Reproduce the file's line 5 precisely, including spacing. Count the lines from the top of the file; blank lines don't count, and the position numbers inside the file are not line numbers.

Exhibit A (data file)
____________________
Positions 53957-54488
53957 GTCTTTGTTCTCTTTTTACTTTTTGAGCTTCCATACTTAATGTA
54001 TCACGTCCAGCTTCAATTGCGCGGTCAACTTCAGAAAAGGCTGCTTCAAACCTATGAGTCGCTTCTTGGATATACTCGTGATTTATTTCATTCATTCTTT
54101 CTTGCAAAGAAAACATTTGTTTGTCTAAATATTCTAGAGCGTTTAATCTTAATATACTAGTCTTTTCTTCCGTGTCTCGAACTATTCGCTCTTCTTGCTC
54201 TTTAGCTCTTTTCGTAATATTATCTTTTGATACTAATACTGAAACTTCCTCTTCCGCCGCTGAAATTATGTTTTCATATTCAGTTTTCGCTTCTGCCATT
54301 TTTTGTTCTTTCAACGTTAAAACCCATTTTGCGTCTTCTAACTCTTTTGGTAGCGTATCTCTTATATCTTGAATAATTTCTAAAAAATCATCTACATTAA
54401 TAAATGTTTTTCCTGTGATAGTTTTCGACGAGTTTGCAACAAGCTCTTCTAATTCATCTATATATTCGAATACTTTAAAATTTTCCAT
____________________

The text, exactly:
54201 TTTAGCTCTTTTCGTAATATTATCTTTTGATACTAATACTGAAACTTCCTCTTCCGCCGCTGAAATTATGTTTTCATATTCAGTTTTCGCTTCTGCCATT